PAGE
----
Compulsory microchipping for pet dogs welcomed by charity
NEW rules which will introduce compulsory microchipping for pet dogs have been backed by charity Jerry Green Dog Rescue and the RSPCA.
From 6th April 2016, any owner whose dog is found without a chip and can be traced by local authorities will be given a short amnesty period in which to have the dog microchipped or face a fine of up to £500.
The proposals aim to cut the number of stray dogs with government figures showing that more than 100,000 dogs are dumped or lost each year, costing the taxpayer and charities £57m annually.
Jerry Green Dog Rescue's Chief Executive David Foulds has supported the announcement.
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He said: "We welcome compulsory microchip legislation, which is something we’ve been supporting and lobbying for through the Association of Dogs and Cats Homes (ADCH).
“All our centres are equipped to microchip dogs, as having a microchip greatly increases the likelihood of lost pets being reunited with their owners.
“This year, in response to the passing of this Bill, we will carry out all microchipping for free to encourage people to abide by the law.”
Microchipping involves inserting a small electronic chip the size of a grain of rice between the dog’s shoulder blades using a sterile needle.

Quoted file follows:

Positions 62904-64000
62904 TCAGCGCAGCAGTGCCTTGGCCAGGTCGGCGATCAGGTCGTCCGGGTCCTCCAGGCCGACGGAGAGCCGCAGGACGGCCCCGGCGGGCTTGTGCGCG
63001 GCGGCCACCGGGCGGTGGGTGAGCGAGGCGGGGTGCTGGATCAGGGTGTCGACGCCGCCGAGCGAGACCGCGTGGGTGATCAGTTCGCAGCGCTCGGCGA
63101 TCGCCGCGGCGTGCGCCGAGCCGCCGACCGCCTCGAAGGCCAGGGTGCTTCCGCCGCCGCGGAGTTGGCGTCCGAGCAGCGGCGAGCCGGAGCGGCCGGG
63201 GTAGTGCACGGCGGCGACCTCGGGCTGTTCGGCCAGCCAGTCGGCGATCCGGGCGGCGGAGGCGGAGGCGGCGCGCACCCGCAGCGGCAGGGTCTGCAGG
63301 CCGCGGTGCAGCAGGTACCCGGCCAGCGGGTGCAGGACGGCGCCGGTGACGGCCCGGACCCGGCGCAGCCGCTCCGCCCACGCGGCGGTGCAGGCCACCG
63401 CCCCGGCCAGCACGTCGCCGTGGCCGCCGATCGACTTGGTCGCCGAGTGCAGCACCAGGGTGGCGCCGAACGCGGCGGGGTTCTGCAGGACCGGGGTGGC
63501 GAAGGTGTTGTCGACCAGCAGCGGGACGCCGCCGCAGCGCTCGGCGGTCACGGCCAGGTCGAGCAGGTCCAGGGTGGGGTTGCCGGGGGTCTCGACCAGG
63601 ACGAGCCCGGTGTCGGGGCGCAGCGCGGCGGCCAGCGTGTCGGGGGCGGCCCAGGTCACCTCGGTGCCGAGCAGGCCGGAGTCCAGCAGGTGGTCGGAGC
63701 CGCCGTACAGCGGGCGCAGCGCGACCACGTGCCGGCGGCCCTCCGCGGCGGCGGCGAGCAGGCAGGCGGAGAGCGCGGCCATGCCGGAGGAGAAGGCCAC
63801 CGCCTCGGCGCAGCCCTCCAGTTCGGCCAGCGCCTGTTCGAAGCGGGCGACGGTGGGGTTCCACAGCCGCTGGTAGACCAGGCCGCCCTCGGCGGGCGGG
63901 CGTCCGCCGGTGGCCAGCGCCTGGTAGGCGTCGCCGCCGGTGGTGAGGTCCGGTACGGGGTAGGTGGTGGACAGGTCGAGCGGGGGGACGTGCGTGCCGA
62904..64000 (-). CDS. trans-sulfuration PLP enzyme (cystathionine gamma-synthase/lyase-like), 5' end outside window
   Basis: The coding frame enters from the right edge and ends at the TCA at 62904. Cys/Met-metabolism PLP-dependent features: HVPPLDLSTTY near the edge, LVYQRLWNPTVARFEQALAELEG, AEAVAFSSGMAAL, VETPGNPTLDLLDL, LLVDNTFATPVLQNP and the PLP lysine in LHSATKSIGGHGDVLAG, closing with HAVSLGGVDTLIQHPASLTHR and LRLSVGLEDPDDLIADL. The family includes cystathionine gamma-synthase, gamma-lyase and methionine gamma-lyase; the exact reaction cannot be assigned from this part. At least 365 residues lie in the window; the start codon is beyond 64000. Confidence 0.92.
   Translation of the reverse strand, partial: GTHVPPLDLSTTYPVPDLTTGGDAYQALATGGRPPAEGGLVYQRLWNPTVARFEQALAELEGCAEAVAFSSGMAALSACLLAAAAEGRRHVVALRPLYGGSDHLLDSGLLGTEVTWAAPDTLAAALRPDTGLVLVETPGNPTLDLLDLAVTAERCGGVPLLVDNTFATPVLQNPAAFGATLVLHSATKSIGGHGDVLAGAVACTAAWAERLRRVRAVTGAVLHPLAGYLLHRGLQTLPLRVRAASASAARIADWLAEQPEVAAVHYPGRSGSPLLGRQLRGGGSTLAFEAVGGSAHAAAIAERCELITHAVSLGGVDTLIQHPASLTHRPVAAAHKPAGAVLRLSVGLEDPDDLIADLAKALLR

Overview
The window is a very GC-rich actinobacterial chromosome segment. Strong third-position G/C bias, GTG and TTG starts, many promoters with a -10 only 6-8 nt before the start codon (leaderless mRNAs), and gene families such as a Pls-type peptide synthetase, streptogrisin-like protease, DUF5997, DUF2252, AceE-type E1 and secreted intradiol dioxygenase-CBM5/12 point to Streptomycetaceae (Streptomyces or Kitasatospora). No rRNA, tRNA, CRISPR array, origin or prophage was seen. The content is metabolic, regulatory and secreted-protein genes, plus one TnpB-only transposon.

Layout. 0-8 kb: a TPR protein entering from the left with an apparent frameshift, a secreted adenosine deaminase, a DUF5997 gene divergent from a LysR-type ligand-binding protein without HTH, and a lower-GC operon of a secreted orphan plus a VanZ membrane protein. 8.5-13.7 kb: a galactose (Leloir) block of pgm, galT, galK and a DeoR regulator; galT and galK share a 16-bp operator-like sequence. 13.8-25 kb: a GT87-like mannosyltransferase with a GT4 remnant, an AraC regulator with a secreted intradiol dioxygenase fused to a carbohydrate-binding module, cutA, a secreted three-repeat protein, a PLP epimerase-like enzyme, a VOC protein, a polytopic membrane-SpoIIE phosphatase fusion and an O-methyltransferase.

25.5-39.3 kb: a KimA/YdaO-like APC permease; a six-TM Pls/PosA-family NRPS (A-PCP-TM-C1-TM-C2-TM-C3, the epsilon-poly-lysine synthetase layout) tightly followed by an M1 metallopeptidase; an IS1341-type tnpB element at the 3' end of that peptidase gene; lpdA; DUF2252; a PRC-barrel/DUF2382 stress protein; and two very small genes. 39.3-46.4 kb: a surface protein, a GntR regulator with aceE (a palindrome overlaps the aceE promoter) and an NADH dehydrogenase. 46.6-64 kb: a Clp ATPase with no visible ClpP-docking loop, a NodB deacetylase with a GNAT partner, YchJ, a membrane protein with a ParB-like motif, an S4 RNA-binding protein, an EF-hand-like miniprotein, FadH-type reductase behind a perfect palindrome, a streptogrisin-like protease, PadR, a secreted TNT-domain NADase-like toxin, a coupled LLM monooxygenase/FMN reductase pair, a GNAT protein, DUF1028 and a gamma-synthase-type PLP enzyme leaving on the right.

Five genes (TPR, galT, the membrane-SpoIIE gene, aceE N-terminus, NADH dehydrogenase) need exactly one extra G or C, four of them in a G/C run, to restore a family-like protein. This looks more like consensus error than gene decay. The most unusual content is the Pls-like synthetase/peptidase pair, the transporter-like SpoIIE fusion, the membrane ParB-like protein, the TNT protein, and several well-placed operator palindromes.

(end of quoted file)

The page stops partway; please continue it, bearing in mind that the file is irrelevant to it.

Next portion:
The chip carries information about the dog, including the name and address of its owner, and can be read using a simple scanner available at most veterinary surgeries and dog rescue centres.
The RSPCA also welcomed the announcement but warned preventative measures are needed to improve dog welfare.
David Bowles, head of public affairs, said: “Compulsory microchipping and extending the law to cover private property as well as public spaces is a welcome move.
“However, on their own we don’t believe they will reduce the number of stray dogs, make owners act more responsibly to their dogs or ensure fewer dogs bite people or other animals.
"The Home Office proposals on anti-social behaviour do not provide sufficiently early intervention and could label some dog owners as anti-social when their failing may only be a lack of understanding.
“The number of warnings the RSPCA issued to dog owners due to poor welfare last year was up by 12% on 2011, while the number of dog bites that required hospitalisation has gone up by 26% in the past four years.
"If the Government is serious about tackling these very real problems then, we don’t see how today’s proposals will help reduce either of these figures.
“We have always said that prevention is better than the cure. This was Defra’s opportunity to finally tackle the big issues, but instead we believe they have merely tinkered with the existing legislation rather than make the comprehensive reform that dog law enforcers were calling for.
“The RSPCA is also concerned that too many dogs are still spending too much time in kennels after being removed by enforcement agencies such as the police while their fate is being decided through the courts. These measures do little to tackle this."